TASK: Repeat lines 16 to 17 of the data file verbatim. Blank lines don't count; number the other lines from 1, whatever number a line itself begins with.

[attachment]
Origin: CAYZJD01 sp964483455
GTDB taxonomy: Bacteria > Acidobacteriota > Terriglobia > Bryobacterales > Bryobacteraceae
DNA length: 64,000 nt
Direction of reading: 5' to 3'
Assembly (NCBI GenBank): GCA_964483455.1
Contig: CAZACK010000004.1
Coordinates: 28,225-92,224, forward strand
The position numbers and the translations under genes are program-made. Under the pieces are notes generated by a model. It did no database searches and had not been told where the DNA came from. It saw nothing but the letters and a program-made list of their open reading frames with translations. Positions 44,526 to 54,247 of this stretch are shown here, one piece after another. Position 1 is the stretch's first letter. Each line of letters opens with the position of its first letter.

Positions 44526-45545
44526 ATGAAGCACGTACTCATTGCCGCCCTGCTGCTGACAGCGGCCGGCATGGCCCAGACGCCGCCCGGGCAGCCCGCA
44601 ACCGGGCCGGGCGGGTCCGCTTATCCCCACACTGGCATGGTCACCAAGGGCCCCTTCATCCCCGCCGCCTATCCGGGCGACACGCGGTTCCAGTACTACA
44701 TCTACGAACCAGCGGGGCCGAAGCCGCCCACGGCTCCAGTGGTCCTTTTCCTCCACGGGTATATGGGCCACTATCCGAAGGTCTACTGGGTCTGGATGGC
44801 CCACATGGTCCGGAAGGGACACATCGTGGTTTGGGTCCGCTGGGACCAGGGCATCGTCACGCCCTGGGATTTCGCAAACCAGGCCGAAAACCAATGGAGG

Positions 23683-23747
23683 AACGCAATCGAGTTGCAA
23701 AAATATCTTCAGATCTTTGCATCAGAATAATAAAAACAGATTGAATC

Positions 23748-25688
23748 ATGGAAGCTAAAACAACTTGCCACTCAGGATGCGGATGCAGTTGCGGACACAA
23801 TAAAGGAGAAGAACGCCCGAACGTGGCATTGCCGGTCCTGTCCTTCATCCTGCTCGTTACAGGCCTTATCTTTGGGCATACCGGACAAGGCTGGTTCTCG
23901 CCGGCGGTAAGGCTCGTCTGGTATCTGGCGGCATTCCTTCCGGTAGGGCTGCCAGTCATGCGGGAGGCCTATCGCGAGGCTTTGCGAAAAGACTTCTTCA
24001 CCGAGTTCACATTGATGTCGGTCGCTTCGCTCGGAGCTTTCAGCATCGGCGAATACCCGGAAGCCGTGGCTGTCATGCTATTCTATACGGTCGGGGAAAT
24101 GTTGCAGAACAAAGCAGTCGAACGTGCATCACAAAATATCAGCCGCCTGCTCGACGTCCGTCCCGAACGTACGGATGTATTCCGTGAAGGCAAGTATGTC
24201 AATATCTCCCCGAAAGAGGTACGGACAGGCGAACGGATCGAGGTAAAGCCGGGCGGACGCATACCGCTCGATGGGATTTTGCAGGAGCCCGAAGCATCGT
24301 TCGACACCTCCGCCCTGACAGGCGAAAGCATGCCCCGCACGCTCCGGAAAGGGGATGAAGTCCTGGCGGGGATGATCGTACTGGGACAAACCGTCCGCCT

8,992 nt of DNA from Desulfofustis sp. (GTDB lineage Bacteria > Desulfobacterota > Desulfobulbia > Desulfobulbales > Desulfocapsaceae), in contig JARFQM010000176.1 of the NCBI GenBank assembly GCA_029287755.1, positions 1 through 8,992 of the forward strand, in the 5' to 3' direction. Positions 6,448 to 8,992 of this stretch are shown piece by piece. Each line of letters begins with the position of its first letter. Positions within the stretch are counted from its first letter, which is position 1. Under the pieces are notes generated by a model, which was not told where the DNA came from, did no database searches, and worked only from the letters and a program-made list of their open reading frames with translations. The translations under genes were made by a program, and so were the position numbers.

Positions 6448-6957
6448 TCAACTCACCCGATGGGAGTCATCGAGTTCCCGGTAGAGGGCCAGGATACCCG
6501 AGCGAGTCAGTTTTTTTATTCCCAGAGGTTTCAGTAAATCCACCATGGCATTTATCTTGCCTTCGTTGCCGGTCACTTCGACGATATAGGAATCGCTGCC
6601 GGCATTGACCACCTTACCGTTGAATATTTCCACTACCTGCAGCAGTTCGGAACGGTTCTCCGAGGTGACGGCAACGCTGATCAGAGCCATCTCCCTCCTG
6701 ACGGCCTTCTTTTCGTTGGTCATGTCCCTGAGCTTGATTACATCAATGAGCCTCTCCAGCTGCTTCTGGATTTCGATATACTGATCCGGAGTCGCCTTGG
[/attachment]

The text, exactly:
23701 AAATATCTTCAGATCTTTGCATCAGAATAATAAAAACAGATTGAATC

Positions 23748-25688